Ever ridden a tuk tuk? If not, it’s an experience to try at least once.
These three-wheeled open-aired taxis are a common way to get around in Thailand. We tried one of these motorized rickshaws after finally arriving in Bangkok after 20+ hours of travel, followed by a few hours of confusion navigating out of the airport to take the railway to our overnight home in Khao San.
I made the mistake of getting in one without agreeing to a price so probably got charged double for this error. Being tired and feeling overwhelmed by the traffic, I thought I could negotiate after I got in the vehicle. Unfortunately he started moving forward very quickly, partially perhaps because he was being chased and chastised by an official on the street. I suspected later that it was because the official was trying to keep us from being ripped off. Instead, we took the excuse that the fare was twice as high as the estimate given at the airport because of really bad traffic.
So we zipped down many side alleys, dodged bigger vehicles, hung on to ourselves and our luggage, and eventually arrived at our destination. In total we only spent under $7 and were too tired to care by then, but knew better than to give the guy a tip!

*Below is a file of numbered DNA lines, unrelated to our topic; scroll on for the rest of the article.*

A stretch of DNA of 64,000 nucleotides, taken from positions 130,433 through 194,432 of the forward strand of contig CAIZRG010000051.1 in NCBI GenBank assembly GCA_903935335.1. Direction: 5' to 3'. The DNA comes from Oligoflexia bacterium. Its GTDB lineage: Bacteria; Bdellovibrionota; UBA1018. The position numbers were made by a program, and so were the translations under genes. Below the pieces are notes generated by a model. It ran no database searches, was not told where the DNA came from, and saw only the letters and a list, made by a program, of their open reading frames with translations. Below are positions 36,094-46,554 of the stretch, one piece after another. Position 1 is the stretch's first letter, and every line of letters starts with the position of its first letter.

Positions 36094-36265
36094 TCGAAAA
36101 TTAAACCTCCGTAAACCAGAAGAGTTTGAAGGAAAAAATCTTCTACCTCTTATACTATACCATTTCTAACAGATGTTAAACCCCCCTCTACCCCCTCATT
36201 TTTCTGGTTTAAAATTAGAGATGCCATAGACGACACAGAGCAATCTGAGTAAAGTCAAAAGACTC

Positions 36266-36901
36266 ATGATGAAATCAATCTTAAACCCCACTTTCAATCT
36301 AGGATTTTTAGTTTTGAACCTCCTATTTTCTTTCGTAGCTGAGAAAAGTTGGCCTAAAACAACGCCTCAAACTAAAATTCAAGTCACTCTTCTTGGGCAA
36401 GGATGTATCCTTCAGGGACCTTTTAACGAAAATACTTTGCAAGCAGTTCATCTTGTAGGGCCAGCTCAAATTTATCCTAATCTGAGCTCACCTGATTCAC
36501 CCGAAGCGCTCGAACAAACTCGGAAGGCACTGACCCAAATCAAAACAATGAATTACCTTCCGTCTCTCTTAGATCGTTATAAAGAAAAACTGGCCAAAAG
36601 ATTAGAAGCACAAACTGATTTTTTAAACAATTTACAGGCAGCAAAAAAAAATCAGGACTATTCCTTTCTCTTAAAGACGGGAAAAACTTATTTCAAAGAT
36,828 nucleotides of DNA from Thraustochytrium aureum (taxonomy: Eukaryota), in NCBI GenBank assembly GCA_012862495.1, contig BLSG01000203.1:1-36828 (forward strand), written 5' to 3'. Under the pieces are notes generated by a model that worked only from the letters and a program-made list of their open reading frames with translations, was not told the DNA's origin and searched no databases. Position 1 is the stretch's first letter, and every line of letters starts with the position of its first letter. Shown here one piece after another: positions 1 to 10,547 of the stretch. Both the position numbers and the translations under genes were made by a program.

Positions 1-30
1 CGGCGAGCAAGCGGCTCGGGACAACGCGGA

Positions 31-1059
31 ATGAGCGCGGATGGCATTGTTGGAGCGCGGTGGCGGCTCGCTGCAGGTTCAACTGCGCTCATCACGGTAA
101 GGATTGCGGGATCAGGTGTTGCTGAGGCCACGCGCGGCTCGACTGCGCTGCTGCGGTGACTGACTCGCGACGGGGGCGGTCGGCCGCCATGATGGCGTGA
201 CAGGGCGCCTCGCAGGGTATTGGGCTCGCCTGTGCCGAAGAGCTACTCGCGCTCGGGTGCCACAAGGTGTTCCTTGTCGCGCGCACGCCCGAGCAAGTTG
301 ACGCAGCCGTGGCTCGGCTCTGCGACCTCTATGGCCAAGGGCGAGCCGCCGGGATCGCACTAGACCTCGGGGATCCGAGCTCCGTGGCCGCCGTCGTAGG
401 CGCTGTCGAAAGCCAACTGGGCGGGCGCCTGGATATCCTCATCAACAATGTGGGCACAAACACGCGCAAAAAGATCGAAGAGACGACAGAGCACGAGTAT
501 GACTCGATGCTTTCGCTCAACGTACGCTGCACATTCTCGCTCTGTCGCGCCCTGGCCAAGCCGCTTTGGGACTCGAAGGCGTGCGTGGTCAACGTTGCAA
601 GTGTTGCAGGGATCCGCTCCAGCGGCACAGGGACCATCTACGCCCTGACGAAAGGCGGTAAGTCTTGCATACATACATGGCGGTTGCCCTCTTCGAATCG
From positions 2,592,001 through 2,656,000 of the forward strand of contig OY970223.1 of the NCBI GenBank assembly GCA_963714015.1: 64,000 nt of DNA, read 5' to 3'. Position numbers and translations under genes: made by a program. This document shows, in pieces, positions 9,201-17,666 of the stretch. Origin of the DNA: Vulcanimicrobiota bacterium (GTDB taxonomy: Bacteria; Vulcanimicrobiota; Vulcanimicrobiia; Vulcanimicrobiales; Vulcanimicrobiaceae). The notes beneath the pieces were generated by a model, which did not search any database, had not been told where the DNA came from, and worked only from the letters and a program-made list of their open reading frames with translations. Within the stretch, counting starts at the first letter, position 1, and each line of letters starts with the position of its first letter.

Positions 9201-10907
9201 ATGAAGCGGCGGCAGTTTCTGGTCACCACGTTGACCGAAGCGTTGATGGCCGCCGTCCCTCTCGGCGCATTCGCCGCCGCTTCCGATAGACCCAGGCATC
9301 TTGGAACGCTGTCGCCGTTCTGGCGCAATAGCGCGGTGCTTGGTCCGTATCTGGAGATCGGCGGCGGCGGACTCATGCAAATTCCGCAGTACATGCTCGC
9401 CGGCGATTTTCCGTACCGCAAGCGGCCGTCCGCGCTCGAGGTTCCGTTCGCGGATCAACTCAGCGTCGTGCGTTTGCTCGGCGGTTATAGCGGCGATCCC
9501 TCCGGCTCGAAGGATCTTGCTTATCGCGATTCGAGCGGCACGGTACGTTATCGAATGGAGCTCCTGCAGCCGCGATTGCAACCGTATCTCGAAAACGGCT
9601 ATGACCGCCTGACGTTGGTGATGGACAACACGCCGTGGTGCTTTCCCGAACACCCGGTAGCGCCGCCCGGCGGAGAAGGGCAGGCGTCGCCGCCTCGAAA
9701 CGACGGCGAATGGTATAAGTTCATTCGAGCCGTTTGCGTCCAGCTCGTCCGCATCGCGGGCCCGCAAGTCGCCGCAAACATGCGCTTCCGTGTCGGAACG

We later learned that most taxis (the real kind, though in Bangkok often hot pink for some reason) have a meter that helps keep them honest.
Within a week we found that tuk tuk drivers often quote one number and then try to charge you for much more after you reach your destination, making it seem as if you misunderstood the charge or acting like you’re trying to cheat him. One driver glared, scowled, and muttered at us in Thai for over 10 minutes before giving up since we weren’t paying him any more than we heard.
Riding a tuk tuk can be a risk to the wallet, especially if you’re not a good negotiator or don’t have a good idea of the going rate to your destination.
So go for a ride in a tuk tuk, but don’t be taken for a ride by a tuk tuk.